Sirius XM Radio
Melissa Tierney v. Sirius XM Radio, Inc., Case No. 14-CV-2926(VEC)
Former Sirius XM Intern files Class Action Lawsuit Alleging Unpaid Wages
New York, NY – Former Sirius XM Intern Melissa Tierney filed a class action complaint in the Southern District of New York on Friday, April 25, 2014, alleging that she was an unpaid intern and failed to receive any educational experience or any wages while working for The Howard Stern Show.
“The only thing I learned when I worked for Sirius XM was what and when Howard [Stern] and Robin [Quivers] wanted their breakfast and snacks,” according to Tierney, who alleges that there were numerous other interns similarly situated throughout Sirius XM. “Howard likes to have specific food at a specific time and from specific restaurants. It was not exactly an educational experience learning how to succeed in radio.”
“Far too often, hard working individuals like Melissa take these internships under the belief that it will advance their careers and provide them with educational experiences,” according to Tierney’s attorney, Jeffrey K. Brown of Leeds Brown Law, P.C. “However, they get stuck running errands, grabbing breakfast orders, and standing by the copier for no wages, then get no job offer at the end. The only benefit in that situation is for the company that gets free labor.”
The complaint alleges that Tierney was an unpaid intern at Sirius XM’s New York office from August 2011 until December 2011 for The Howard Stern Show. Teirney alleges that the job duties she performed were not educational and included tasks regularly assigned to employees, like running errands, placing orders, obtaining breakfast orders, delivering food items to on-air personality and office staff, reviewing news clips, reporting to on-air personalities, compiling data, and obtaining signatures from guests. Tierney alleges that there were other workers similarly situated throughout Sirius XM.
“This is institutionalized free labor and something that our laws were designed to protect against. We see this as a failure to pay earned wages case,” said, Lloyd Ambinder from Virginia & Ambinder, LLP, who is also one of Tierney’s attorneys.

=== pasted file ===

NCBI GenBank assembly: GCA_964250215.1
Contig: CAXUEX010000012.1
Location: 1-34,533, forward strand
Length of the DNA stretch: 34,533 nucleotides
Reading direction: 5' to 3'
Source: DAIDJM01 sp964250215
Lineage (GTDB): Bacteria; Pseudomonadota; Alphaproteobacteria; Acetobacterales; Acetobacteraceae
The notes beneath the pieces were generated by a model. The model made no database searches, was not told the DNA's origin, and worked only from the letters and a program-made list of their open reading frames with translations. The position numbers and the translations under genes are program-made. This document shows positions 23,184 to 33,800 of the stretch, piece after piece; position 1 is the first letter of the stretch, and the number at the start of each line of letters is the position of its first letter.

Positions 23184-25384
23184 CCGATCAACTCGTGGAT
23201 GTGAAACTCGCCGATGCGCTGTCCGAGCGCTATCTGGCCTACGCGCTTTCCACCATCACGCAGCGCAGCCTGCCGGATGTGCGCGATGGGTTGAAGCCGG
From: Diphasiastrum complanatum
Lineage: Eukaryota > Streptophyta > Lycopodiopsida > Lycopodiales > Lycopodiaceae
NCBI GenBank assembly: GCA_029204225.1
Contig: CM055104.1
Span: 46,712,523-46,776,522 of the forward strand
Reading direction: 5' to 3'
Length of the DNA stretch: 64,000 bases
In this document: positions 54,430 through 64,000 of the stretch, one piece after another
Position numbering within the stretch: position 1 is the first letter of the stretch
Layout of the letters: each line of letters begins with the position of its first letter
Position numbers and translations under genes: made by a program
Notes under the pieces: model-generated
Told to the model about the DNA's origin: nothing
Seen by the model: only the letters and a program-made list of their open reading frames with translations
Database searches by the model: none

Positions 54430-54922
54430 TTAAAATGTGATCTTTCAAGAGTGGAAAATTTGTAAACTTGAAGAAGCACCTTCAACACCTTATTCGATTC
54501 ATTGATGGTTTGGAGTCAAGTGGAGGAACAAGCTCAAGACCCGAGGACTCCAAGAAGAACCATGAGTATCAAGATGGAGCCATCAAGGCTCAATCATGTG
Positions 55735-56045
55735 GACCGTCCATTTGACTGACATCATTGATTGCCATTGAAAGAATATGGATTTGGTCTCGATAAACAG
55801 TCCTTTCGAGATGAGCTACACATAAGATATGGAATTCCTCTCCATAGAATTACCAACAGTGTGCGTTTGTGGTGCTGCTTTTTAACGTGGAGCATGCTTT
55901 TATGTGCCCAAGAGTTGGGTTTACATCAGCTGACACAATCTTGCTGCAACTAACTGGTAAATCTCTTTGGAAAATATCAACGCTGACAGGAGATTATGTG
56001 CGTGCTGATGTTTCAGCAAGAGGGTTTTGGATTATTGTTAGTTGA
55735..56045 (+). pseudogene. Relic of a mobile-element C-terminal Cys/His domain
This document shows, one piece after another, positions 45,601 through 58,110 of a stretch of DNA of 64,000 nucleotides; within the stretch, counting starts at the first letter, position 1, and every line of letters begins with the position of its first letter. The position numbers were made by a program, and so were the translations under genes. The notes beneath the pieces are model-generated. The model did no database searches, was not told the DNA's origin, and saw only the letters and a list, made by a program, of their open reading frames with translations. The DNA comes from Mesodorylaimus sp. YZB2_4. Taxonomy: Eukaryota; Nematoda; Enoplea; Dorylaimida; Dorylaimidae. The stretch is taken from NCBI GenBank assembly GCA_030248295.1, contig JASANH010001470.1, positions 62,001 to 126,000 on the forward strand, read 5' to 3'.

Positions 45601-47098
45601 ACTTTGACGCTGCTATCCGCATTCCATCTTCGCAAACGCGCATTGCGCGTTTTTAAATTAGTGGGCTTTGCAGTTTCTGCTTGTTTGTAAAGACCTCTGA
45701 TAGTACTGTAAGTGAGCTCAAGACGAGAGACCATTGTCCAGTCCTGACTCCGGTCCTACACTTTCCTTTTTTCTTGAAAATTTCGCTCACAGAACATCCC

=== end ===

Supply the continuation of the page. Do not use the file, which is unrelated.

Unpaid interns can constitute ’employees’ under New York labor law and the federal Fair Labor Standards Act and they are eligible to sue for unpaid wages going back six years, according to recent court decisions. In June, a federal judge found that Fox Searchlight Pictures violated labor laws when it used unpaid interns for production tasks on “Black Swan,” the 2010 film starring Natalie Portman. Other high profile internship cases have been filed and are presently being litigated against: Sony, Viacom/MTV, Atlantic Records, Donna Karan, and Madison Square Garden, to name a few.
Although Ms. Tierney received academic credits for her work at Sirius XM, attorney Brown said the law required her to be paid. “The bottom line is that just because you agreed to work as an intern and you received academic credit from your college doesn’t mean you gave up your right to be paid.”
“My mom says it all the time: ‘I can’t believe I paid college tuition for you to get Howard Stern’s breakfast every morning for a semester and you didn’t get paid a dime,’” explained Tierney. “I feel like I was taken advantage of because I wanted to work in the radio and music industry. And this is how I thought I could get a foot in the door. But the company was the only one that got the benefit.”
“Corporations must be held accountable for their exploitation of young people entering the workforce,” said Ambinder. “These highly profitable companies can unequivocally afford to pay all of their workers a decent wage – or at the bare minimum wage.”
Brown added: “College students and recent graduates are the most vulnerable workers. Desperate to gain employment, they will often accept work without compensation in the hope of one day gaining fulltime employment with a company.”
“Unpaid internships create a vicious cycle and stall upward mobility,” Brown said. “People with means can afford to take them – to live at home or borrow the money from parents. But what happens to those without means? How can those workers enter the work force when they can’t afford to get by without earning a wage?”
The case pending in the Southern District of New York is captioned Tierney v. Sirius XM Radio, Inc., 14-CV-2926(VEC).